Sunday, September 19, 2010

Moro Rock and Giant Sequoias.

The view of the Sierra Mountains from the valley below.
Driving in the Sequoia National Park.
Moro Rock, 6,725 ft.
View of Moro Rock from the other side.
Climbing to the very top.
Almost there...
Birds' eye view...
Isn't it simply breathtaking?..
View of the mountains from the top.
Giant Sequoia Grove.
Mirek and one of the sequoias.
Feeling rather small ..., but happy.
Hollow tree trunk.
Sequoia cones are the size of a chicken egg.
Sequoia seeds are the size of an oat flake.
Controlled burning in the park.
We barely made it through!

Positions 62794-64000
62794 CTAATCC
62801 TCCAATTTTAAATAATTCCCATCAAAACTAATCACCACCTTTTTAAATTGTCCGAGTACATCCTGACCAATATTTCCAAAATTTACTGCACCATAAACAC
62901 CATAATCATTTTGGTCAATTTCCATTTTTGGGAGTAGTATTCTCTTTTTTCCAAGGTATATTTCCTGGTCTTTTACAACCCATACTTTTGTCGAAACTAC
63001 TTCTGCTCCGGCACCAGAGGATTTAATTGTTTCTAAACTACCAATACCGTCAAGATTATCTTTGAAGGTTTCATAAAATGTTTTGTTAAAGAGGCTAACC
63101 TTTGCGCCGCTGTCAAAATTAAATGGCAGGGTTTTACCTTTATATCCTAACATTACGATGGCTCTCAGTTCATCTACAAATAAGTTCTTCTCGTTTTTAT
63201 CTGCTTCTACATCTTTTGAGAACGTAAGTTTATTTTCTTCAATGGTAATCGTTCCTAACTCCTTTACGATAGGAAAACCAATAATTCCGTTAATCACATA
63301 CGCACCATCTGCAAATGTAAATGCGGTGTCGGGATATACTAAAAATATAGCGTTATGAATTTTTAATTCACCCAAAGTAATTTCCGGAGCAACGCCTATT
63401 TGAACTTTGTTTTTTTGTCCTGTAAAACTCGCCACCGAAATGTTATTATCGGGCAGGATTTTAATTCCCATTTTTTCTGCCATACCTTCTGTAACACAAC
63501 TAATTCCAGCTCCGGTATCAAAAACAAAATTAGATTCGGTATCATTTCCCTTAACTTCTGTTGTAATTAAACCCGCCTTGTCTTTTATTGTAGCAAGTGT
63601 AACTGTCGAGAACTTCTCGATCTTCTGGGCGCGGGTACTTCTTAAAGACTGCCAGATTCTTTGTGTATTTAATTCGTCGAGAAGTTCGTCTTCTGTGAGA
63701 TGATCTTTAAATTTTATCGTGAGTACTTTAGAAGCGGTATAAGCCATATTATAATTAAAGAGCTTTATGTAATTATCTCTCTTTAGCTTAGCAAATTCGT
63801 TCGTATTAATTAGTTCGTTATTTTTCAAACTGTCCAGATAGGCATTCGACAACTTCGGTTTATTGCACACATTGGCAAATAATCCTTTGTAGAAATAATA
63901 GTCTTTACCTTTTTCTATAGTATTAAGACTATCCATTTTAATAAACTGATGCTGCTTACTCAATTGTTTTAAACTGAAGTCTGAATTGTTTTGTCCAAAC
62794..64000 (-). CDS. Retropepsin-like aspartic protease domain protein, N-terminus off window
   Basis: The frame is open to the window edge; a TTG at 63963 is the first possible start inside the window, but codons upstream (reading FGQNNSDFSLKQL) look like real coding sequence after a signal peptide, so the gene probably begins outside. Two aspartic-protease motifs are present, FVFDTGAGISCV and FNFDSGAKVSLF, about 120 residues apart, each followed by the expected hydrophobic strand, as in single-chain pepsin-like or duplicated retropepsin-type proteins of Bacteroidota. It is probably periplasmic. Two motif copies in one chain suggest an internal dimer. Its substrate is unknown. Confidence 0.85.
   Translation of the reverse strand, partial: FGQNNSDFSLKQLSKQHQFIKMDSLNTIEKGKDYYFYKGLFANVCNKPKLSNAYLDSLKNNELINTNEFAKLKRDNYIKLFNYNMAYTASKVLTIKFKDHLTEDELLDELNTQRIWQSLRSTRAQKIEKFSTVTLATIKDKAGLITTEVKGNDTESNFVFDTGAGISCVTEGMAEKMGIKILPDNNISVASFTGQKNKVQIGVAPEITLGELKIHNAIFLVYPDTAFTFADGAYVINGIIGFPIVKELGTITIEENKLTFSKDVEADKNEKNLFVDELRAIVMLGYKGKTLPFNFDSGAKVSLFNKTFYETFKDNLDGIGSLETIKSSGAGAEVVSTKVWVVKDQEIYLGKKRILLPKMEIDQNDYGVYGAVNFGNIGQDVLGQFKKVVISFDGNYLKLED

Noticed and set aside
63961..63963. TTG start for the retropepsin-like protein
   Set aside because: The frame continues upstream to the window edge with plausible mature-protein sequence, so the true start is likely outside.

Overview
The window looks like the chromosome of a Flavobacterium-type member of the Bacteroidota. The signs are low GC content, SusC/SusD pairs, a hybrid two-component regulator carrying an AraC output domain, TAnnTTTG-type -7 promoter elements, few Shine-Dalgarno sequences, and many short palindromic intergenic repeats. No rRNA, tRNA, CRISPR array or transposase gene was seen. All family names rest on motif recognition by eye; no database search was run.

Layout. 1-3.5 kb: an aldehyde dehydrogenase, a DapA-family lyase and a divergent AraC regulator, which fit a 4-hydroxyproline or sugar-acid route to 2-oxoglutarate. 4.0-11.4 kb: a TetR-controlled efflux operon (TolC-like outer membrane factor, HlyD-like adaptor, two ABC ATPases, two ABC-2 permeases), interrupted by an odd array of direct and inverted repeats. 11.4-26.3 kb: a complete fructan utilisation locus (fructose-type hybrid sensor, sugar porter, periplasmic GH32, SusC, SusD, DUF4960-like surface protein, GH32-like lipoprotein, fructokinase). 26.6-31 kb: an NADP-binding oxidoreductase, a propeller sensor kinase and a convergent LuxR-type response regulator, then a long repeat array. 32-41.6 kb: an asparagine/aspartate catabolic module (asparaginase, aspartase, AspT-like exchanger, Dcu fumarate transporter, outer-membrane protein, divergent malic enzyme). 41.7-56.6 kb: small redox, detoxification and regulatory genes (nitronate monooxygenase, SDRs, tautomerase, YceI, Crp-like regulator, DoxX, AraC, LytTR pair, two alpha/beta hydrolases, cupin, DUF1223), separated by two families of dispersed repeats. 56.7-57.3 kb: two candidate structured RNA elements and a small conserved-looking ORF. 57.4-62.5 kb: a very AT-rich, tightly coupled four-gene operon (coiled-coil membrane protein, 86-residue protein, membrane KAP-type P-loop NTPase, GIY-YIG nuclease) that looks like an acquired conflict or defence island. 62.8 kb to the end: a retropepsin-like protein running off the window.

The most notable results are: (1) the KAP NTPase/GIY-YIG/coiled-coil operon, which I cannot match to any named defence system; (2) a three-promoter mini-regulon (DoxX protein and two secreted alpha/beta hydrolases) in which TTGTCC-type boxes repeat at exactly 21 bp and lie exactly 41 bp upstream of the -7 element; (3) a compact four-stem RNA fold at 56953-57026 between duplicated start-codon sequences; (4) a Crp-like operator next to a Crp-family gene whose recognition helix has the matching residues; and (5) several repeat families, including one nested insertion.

Giant Sequoia Ecology (from National Park Service brochure):

"Sequoias don't die of old age and are resistant to fire and insect damage. Most die by falling over. These huge trees sprout from seeds as small and as light as oat flakes. Mature trees may yearly produce 2,000 egg-size cones-bearing 400,000 seeds dispersed only as cones open. Cones hang on the trees, green and closed up to 20 years. Douglas squirrel or larvae of a cone-boring beetle may make few cones open, but fire is the key to seed dispersal and seedbed fertility. It makes the cones dry, open, and drop seeds. It lets sunlight in and burns logs and branches on the forest floor to ashes as fertilizer."

We will be talking about our visit to Sequoia National Park for years to come. That day we not only had a fantastic time exploring the park, climbed the giant rock and enjoyed the views, but also learnt a lot about the life of one of the most amazing living things on Earth. The trees that remember Jesus...


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